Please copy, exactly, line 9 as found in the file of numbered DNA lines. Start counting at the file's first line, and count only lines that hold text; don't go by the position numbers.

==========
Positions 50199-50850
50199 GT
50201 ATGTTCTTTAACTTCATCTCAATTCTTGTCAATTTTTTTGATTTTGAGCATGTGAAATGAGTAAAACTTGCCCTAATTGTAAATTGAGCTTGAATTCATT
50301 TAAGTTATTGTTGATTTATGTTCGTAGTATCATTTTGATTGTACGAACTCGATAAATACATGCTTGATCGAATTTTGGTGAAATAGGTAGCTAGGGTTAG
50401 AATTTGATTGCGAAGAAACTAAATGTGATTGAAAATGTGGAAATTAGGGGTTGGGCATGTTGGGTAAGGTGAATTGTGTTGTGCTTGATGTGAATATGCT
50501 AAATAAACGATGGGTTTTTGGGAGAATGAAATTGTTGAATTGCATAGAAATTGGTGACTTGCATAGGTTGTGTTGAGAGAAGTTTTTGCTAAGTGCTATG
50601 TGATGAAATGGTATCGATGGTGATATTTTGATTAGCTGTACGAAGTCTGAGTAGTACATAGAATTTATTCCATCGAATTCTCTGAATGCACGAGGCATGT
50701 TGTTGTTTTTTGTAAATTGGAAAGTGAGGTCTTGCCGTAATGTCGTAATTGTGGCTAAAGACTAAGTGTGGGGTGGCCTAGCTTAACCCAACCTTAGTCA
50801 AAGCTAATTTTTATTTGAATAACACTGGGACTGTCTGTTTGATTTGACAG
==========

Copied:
50801 AAGCTAATTTTTATTTGAATAACACTGGGACTGTCTGTTTGATTTGACAG